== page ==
Evans Wealth Management Blog

Articles written by Evans Wealth Management are designed to educate clients & potential clients on concepts important to their financial future.

How to Reduce Your Chances of an IRS Audit

It is that time of the year again --- tax season. The annual ritual is dreadful enough when it goes smoothly so the last thing you want is to be audited. While the average taxpayer has a 1 in 160 chance of being audited, there are several areas the IRS scrutinizes that can dramatically increase your odds. The following is a list of ten areas attracting the most IRS attention.

  1. Not Reporting Taxable Income: Businesses are required to report certain expenses to you and the IRS. They are reported to us via W-2 or 1099 forms. The IRS will match these amounts with the amounts reported on your tax return. Discrepancies increase the chance of an audit.

  2. Taking an Alimony Deduction: Alimony is no longer deductible under the new tax law, but both the payor and recipient are required to report it. Discrepancies between these amounts increase your chances of an audit.

  3. Running an All Cash Business: Certain businesses such as restaurants, ride-sharing, taxis, hair salons, … etc. receive a high percentage of payments in cash. The opportunity to underreport income causes the IRS to scrutinize these businesses more than most. Owning or working for these types of businesses raise your changes of being audited.

  4. Writing off a Hobby Loss: Is it a hobby or a business? It is an important question because business losses are deductible while hobby losses are not. Keep in mind, the goal of a business is to earn a profit. If you report losses in three of the last five years, the IRS may view your business as a hobby and disallow the business deductions.

  5. Claiming 100% Business Use of a Vehicle: This is another area considered ripe for abuse. If you claim all vehicle miles were 100% business use, make sure to document your mileage and own another car.

  6. Deducting Unreimbursed Business Expenses: Most employees are reimbursed for business expenses. If you aren’t, the deduction is only allowable to the degree unreimbursed expenses were greater than 2% of your AGI. Deductions greater than average raise red flags at the IRS.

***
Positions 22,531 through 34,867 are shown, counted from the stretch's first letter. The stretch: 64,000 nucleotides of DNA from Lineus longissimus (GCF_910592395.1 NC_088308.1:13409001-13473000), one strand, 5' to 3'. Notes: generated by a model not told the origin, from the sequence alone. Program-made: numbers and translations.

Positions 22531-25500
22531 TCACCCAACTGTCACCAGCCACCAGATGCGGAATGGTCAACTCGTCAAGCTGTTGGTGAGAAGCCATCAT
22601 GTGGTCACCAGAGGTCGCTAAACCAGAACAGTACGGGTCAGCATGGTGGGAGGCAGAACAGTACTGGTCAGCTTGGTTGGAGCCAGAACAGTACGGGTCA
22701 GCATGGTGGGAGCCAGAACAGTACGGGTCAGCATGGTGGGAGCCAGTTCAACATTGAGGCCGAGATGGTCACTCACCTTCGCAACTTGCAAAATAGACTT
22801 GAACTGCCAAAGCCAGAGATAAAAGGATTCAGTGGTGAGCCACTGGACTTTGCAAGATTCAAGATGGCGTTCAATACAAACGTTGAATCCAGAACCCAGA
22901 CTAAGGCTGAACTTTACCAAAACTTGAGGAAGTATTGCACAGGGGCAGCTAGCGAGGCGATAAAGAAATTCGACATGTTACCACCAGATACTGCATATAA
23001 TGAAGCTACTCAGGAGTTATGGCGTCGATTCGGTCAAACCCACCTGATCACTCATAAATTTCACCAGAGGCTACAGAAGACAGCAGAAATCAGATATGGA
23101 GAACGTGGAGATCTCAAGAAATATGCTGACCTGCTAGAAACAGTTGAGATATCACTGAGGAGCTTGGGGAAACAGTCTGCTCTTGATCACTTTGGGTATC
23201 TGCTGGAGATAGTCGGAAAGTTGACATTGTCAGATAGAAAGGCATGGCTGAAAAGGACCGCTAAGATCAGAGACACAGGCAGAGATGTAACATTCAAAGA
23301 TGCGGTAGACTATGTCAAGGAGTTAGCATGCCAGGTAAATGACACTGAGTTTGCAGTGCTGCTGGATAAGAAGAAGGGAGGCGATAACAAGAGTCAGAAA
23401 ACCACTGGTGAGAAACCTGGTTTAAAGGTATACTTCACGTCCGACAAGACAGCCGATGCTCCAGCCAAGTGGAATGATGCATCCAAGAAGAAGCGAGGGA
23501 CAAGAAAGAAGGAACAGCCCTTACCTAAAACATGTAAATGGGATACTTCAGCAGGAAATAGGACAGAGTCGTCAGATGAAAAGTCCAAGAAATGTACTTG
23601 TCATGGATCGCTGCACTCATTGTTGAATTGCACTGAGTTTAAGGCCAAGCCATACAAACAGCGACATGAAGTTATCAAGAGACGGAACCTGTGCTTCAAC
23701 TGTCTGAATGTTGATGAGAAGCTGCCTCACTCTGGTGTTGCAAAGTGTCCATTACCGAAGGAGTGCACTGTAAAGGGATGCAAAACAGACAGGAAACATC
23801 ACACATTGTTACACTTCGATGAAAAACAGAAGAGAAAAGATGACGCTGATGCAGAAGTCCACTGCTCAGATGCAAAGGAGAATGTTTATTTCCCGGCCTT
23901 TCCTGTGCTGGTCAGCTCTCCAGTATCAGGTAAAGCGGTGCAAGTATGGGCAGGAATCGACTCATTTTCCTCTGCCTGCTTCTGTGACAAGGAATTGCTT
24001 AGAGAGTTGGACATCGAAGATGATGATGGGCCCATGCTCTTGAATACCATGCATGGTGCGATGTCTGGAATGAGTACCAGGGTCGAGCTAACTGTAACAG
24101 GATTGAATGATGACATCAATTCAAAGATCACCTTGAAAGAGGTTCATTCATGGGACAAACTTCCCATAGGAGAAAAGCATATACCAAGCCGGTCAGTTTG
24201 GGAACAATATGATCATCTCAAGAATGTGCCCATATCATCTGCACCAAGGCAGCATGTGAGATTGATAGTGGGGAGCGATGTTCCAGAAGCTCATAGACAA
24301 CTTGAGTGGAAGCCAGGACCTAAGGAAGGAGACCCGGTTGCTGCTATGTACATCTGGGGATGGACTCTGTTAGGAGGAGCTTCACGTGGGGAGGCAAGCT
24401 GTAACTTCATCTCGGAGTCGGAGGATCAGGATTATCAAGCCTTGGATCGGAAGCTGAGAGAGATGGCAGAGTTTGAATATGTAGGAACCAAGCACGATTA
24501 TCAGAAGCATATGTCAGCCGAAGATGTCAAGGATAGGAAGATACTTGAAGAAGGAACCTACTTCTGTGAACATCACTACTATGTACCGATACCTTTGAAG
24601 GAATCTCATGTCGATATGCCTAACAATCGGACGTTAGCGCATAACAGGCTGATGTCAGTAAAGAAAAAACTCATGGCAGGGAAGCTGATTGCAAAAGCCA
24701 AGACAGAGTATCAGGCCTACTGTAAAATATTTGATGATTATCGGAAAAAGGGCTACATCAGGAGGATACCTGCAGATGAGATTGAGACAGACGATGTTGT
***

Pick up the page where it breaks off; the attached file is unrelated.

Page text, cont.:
7. Claiming a Home Office Deduction: To claim this deduction you must have a dedicated space in your home that is used exclusively for work. The rules allow you to prorate a portion of home expenses such a utility bills. Greater than average deduction amounts raise red flags at the IRS.

  8. Claiming Large Charitable Donations: Claiming above-average deductions compared to others in your income range draw scrutiny. The key is to keep good records as proof of your donation.

  9. Deducting Entertainment Expenses: The new tax law does not allow entertainment expense deductions. However, travel and meals are at least partially deductible. Make sure to keep good records on the amount spent, place you met, who you met with and the purpose of the meeting to ensure deductibility.

  10. Not Reporting a Foreign Bank Account: In the past, one could avoid taxes by establishing a bank account outside the US unknown to the IRS. They are cracking down on these attempts to hide money. If you have over $10,000 collectively in foreign accounts during the past year, you are required to file special forms to report them by April 15th. Contact your local financial professional or CPA for more on the filing requirement.

The Winning Streak Continues
The January Rebound

Investment Updates

Planning Briefs

Contact Info

Call Us: 770 828 8303
Email: admin@evanswealthmanagement.com 6340 Sugarloaf Parkway, Suite 200
Duluth, GA  30097